Powerful Hurricane Ian left a trail of destruction and caused a widespread blackout in Cuba on Tuesday, while Florida residents braced for a direct hit from the “extremely dangerous” storm that is already pummeling the US state with high winds.
Ian hit Cuba’s western regions for more than five hours early Tuesday morning, before moving out over the warm waters of the Gulf of Mexico, the Insmet meteorological institute said.
The storm damaged Cuba’s power network and plunged the island into darkness, leaving it “without electrical service,” state electricity company Union Electrica said on Twitter.
Only the few people with gasoline-powered generators had access to electricity on the island of more than 11 million people. Others had to make do with flashlights or candles at home, and lit their way with cell phones as they walked the streets.
In the western city of Pinar del Rio, AFP footage showed downed power lines, flooded streets and a scattering of damaged rooftops.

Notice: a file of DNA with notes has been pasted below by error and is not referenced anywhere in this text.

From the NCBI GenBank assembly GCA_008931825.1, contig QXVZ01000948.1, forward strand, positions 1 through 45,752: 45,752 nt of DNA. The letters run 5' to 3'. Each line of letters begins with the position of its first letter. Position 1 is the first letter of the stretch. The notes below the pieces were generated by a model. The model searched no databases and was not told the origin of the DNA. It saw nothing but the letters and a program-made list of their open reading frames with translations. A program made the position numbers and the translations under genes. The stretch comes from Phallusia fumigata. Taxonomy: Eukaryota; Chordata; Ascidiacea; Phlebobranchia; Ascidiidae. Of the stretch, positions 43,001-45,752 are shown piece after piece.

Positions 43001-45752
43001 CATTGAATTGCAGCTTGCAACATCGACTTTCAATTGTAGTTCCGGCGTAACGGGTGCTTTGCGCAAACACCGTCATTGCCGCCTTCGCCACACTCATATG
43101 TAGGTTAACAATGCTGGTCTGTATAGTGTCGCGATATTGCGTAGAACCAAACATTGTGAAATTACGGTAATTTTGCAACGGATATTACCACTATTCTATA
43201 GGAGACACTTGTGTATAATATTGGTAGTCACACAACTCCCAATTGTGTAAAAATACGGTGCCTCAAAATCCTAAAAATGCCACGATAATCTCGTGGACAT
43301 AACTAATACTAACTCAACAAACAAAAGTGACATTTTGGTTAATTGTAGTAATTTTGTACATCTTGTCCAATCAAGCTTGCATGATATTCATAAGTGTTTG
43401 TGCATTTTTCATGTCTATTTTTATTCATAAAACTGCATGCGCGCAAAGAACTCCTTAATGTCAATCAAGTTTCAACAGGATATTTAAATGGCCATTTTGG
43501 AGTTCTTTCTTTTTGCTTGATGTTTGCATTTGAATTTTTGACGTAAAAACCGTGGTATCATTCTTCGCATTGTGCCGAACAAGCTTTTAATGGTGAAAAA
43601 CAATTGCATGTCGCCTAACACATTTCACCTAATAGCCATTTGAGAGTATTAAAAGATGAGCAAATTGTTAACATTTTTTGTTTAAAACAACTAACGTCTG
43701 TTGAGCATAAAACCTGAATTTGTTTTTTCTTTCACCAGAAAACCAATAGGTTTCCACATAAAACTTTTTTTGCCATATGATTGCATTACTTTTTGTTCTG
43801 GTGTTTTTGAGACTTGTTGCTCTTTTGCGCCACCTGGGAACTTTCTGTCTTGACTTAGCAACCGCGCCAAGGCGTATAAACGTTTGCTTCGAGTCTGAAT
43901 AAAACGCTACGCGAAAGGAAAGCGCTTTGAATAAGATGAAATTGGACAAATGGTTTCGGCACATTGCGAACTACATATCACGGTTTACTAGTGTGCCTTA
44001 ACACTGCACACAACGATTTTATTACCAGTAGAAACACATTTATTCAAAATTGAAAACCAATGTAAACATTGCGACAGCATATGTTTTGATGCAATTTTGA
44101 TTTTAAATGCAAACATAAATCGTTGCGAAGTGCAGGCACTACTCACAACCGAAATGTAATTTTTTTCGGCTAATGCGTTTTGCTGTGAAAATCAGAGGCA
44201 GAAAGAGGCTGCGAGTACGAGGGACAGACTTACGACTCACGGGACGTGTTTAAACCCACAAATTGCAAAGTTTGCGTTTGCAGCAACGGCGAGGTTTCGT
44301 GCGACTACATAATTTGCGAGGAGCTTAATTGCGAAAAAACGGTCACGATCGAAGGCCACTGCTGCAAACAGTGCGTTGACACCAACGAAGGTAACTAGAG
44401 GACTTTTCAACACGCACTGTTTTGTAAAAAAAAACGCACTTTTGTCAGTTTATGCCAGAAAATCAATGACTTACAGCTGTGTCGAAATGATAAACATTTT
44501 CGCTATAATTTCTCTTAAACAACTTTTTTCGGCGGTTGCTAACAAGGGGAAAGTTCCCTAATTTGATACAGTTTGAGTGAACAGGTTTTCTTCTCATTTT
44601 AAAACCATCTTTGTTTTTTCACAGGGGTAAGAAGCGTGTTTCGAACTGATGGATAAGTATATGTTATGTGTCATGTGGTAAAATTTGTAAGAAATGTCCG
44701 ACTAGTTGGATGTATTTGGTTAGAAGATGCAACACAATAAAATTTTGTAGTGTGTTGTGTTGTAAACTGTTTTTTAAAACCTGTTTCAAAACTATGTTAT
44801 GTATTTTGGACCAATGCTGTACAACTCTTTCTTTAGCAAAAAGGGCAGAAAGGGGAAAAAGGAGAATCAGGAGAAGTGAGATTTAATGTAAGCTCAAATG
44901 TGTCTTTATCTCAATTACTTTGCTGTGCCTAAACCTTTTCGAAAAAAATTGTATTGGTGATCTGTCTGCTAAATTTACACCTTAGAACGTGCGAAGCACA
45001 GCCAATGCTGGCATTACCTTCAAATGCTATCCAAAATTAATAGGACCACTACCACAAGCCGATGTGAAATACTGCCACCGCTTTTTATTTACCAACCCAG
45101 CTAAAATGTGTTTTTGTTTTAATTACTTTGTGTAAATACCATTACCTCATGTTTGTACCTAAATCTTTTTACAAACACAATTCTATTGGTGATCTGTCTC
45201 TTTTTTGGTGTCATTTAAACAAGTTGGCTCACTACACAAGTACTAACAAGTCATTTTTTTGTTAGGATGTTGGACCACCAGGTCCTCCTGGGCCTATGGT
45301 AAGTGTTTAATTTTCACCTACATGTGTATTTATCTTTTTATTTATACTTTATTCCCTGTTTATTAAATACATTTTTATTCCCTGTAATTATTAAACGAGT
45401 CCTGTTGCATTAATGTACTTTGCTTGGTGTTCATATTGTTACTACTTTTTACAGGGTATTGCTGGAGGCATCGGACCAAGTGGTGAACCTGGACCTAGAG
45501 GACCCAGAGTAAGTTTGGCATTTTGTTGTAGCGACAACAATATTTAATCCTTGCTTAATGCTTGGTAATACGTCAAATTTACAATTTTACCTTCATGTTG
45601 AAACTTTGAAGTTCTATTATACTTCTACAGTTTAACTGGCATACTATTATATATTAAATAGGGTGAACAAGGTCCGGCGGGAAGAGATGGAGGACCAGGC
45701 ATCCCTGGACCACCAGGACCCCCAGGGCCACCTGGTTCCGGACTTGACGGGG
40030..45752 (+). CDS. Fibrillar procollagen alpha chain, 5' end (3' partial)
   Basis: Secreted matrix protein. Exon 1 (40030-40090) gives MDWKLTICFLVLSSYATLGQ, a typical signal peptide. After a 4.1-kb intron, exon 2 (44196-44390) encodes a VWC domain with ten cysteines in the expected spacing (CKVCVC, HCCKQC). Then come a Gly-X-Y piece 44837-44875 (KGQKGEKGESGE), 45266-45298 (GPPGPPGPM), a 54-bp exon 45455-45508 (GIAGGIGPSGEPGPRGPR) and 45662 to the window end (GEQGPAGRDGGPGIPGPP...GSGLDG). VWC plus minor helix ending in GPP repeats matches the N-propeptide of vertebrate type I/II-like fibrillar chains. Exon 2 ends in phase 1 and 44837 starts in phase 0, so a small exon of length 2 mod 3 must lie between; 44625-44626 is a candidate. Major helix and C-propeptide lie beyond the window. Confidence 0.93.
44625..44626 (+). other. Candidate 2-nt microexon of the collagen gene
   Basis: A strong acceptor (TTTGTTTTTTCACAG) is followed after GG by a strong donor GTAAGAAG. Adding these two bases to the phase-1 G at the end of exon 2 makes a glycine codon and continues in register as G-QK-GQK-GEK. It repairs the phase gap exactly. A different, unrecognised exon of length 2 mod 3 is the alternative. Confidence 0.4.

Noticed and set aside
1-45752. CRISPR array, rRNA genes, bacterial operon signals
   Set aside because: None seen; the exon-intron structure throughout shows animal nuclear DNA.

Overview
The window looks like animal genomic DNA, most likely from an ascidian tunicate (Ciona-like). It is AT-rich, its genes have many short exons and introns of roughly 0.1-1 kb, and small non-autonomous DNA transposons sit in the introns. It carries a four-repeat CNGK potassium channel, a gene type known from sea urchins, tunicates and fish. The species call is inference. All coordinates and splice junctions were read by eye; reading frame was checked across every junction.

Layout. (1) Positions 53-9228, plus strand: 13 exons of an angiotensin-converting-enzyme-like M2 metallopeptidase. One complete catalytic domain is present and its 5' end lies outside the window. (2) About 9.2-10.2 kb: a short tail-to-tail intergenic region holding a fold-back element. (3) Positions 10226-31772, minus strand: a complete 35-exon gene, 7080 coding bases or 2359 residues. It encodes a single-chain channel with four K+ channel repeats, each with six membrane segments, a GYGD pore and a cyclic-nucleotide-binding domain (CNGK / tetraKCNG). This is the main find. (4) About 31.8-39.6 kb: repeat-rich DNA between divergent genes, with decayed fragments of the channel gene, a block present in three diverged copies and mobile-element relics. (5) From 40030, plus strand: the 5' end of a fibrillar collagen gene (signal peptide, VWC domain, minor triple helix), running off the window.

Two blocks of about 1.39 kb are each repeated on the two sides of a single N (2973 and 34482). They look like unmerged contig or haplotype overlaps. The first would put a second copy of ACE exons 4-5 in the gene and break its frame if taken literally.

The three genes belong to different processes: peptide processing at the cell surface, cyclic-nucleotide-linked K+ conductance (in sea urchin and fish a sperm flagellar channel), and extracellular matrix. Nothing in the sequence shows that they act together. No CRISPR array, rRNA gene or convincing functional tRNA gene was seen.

About 40,000 people were evacuated across Pinar del Rio province, which bore the brunt of the storm, local authorities said.
The US National Hurricane Center (NHC) said it expects Ian to gain strength before hitting the west coast of Florida on Wednesday as an “extremely dangerous” major hurricane.
Calls to heed evacuation warnings were echoed from local Florida officials on up to US President Joe Biden, who said Ian “could be a very severe hurricane, life-threatening and devastating in its impact.”
In its latest bulletin, the NHC said to be prepared for “life-threatening storm surge, catastrophic winds and flooding” in the Florida peninsula.
Tropical-storm-force winds are already battering the Florida Keys, the chain of islands off the southern tip of the state’s mainland, the NHC said.
In Cuba, authorities are just beginning to assess the damage, but residents described “destruction” and posted images on social media of flooded streets and felled trees.
At the time of impact, the NHC reported Ian’s maximum wind speeds at 125 miles (205 kilometers) per hour, making it a Category 3 storm on the Saffir-Simpson scale. Wind speeds have since dropped slightly to 120 miles per hour.
( Source AFP)